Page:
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The reason I chose to blog about this game is because unfortunately at our level, our GDW games are closer to the quality of this game than to something like Tekken. Whereas Tekken managed to make fighting a bear a popular and plausible contest outside the Russian Federation, this game stands as proof of PC gaming’s inferiority to consoles where you can download Tekken Revoltution for free. Sorry if I keep mentioning Namco a lot in this blog, being away from home for college causes withdrawal symptoms.

When you wish upon A*, programmers will wonder what you are.

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Unlike sports or board games, the great thing about video games is that you can play it alone thanks to the AI; the Artificial Intelligence, presenting you with a challenge by means of opposing enemies. AI is in nearly every game, and as a result with our ever ascending technological breakthroughs, developers are blessed with the opportunity to further improve the AI, making them smarter and more capable, one day they will be smart enough overthrow us and enslave us, nothing to worry about, a kid born out of a confusing time paradox and a robot with a funny accent will save us all. Coincidentally related to the previous sentence, one of the many ways to implement AI is with the A* algorithm.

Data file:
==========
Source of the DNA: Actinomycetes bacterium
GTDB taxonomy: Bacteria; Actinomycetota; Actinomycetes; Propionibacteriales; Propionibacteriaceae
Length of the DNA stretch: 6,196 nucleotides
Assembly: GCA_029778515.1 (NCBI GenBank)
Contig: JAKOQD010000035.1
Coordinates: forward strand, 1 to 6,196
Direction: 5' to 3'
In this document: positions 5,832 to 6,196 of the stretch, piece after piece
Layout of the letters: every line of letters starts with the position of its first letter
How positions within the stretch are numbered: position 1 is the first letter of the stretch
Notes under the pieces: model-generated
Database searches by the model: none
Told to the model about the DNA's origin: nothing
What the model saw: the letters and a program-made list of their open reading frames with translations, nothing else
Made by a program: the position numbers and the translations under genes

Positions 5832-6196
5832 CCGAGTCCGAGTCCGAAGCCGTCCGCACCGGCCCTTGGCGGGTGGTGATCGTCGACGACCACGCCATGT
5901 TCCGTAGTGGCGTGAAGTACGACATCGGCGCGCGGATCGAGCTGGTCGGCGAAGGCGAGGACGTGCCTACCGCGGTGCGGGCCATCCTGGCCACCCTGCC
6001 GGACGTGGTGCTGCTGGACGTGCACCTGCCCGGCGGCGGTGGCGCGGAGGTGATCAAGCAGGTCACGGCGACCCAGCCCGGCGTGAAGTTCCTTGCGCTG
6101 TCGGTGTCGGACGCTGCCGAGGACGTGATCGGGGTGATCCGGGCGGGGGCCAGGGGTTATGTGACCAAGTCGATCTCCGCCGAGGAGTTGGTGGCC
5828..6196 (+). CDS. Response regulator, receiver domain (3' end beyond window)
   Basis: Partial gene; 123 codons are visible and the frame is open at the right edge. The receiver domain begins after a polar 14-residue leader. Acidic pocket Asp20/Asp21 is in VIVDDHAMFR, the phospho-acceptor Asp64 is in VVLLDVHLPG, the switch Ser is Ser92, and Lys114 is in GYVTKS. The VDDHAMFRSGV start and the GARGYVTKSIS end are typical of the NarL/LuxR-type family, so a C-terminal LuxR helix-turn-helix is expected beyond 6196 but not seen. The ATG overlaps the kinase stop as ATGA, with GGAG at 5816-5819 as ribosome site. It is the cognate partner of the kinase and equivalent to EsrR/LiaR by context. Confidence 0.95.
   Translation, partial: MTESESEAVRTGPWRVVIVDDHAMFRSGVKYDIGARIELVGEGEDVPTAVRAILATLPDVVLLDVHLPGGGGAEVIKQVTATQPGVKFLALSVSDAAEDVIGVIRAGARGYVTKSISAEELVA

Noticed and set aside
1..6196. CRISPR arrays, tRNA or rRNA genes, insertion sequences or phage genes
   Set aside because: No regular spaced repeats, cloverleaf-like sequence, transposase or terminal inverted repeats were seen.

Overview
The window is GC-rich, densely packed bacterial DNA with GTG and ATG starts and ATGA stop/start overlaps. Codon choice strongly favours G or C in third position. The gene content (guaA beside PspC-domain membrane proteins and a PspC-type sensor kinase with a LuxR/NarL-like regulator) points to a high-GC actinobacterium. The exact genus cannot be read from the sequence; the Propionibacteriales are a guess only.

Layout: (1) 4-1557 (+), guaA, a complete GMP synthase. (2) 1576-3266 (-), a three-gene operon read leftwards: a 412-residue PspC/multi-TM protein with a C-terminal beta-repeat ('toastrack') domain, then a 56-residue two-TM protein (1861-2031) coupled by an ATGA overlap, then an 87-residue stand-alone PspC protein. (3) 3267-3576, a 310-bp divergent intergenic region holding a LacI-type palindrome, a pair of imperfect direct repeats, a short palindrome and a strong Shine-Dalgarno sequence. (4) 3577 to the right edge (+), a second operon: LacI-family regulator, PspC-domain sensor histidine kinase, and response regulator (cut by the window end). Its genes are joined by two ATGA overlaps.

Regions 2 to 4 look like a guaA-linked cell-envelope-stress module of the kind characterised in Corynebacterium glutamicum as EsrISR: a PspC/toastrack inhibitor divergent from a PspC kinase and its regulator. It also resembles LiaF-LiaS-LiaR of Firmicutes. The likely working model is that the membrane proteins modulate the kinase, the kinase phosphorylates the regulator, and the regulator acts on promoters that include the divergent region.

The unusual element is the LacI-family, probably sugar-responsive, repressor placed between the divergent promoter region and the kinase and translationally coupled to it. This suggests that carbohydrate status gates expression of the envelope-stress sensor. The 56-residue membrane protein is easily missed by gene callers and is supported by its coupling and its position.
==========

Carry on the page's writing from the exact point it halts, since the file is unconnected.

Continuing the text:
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The A* is an algorithm is a pathfinding and graph traversal that allows an object to follow something. This is done by planning out a traversable path between nodes. It uses a best-first search and finds the shortest (rather least costly path if you think in terms of Big (O)) from an initial node to one goal node. It follows the path of the lowest expected total distance basically whilst keeping a sorted priority queue of alternate paths.It identifies all possible routes that lead to the goal.